They find themselves in face of right yeah, yeah, where I have say, like the this, this last point that you mentioned, so they lack a specific skill, knowledge whatever, and it’s a matter of hard and soft skills, right, so it can also be a soft skill, and then it’s not about a framework but more about how to train, or training how to become better at this or that soft skill, and then it needs an individual plan and then individual homework, exercises together, looking at things together, and so on and so forth. The, the hard skill type is more of a yeah, you can, you can find courses about XYZ, right, but then the reason for that, again, is, is twofold, right, so there’s one. One reason is I want to progress in my career, but I notice that when I go into interviews or look into job ads, whatever they ask for being good at, one thing that I have most often is being being good with data right, making database decision, make data informed decisions, and so how do I do that? So that’s a very specific thing in order to progress and get to the next level in their career. Or, internally, when, when, when, their manager says in order to grow and seniority, one thing that I hear very often is you need more strategic thinking. You need to be able to prioritize better with XYZ or taking into account XYZ, do road mapping better, whatever this kind of strategic stuff, right. And then there’s the other other part. The second type is I am in a new position now, and now I need to do XYZ, but I have no clue how. Another example A friend of mine. Again, she was saying, like, okay, I am doing, I’m setting goals for my team and my manager liked it so much that he asked me to set goals for the other teams as well. How the hell should I do this? How the hell can I set goals for other teams? Right? This is what I mean. Like they are in a specific situation now, they have a specific task to do, but they don’t know how. Right, okay.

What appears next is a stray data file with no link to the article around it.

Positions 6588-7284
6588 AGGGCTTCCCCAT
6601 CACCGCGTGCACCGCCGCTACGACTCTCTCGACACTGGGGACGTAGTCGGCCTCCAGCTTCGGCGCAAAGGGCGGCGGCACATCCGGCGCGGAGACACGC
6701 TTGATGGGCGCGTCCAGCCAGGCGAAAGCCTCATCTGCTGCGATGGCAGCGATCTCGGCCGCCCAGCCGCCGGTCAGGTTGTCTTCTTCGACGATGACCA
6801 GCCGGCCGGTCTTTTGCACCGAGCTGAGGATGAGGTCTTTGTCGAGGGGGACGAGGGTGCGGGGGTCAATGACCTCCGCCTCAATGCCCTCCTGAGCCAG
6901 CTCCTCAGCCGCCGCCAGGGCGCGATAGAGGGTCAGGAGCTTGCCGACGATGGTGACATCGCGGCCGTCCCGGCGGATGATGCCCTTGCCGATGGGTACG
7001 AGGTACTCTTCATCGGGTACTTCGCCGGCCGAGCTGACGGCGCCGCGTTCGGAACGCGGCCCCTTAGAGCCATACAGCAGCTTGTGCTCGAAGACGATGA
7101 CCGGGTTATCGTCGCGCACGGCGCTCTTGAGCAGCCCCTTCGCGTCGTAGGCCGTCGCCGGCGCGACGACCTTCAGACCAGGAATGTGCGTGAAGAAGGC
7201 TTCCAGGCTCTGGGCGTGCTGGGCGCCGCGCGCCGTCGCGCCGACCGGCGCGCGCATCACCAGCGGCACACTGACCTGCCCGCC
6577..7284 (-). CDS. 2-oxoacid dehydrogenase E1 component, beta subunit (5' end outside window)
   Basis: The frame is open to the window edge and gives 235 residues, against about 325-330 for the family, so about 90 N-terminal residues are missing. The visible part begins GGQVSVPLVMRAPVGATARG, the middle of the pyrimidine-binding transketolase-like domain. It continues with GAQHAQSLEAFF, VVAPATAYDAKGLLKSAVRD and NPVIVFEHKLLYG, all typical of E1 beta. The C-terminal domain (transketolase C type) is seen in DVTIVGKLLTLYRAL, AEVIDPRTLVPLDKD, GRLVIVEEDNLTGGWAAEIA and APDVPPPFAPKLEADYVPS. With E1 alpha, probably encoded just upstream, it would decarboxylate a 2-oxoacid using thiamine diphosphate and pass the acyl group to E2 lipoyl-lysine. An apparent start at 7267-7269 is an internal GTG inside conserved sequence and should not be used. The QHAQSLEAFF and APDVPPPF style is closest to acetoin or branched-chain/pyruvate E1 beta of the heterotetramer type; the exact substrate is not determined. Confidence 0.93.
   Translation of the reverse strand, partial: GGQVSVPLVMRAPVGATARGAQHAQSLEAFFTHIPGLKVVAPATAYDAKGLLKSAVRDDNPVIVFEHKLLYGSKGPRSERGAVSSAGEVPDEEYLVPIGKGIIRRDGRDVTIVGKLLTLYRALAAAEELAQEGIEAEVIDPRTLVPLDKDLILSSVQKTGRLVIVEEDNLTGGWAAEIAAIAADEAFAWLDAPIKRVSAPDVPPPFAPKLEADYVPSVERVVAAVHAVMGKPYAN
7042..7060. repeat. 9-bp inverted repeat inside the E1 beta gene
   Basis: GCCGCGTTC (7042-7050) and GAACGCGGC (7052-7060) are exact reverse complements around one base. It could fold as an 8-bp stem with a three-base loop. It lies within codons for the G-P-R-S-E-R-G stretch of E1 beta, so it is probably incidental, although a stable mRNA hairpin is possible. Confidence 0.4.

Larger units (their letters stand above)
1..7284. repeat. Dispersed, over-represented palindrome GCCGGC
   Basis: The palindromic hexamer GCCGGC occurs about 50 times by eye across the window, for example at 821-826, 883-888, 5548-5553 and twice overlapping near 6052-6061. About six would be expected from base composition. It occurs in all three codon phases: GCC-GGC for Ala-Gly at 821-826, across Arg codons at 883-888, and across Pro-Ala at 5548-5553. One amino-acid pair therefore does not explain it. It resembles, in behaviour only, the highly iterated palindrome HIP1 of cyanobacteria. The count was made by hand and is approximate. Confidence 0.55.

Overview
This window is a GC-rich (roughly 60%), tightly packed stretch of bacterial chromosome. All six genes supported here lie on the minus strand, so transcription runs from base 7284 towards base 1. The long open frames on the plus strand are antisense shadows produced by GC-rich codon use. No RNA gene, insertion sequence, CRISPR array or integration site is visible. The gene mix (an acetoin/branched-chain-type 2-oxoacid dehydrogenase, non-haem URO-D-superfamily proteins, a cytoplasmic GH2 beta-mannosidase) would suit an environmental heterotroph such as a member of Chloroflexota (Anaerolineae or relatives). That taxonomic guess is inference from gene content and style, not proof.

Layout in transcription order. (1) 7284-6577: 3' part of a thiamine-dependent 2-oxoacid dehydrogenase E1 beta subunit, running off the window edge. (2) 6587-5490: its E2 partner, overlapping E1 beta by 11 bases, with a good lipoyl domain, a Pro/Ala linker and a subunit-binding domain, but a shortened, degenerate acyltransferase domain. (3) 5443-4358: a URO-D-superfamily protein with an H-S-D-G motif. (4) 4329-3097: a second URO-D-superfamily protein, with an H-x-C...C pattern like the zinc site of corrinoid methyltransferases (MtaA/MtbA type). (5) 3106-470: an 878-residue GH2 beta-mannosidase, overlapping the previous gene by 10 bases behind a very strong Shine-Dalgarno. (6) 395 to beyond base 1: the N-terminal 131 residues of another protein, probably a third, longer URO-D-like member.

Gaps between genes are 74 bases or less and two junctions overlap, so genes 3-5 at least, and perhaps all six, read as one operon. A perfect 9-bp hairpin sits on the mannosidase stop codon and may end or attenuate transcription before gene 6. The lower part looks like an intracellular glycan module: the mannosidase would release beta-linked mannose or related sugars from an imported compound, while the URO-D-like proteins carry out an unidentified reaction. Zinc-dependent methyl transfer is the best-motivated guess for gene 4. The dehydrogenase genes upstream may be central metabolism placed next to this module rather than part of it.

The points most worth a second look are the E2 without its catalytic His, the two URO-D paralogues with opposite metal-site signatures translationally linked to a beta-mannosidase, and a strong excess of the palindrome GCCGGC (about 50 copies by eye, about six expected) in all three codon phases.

And we should want to. One of the topics I know we are both very conscious about it’s how to to be sure that those difficult topics, because we talk about data, measuring things, which are Almost hardcore how do we make sure that there is enough room for them? The people have got enough Brain space to absorb and want to To go this way.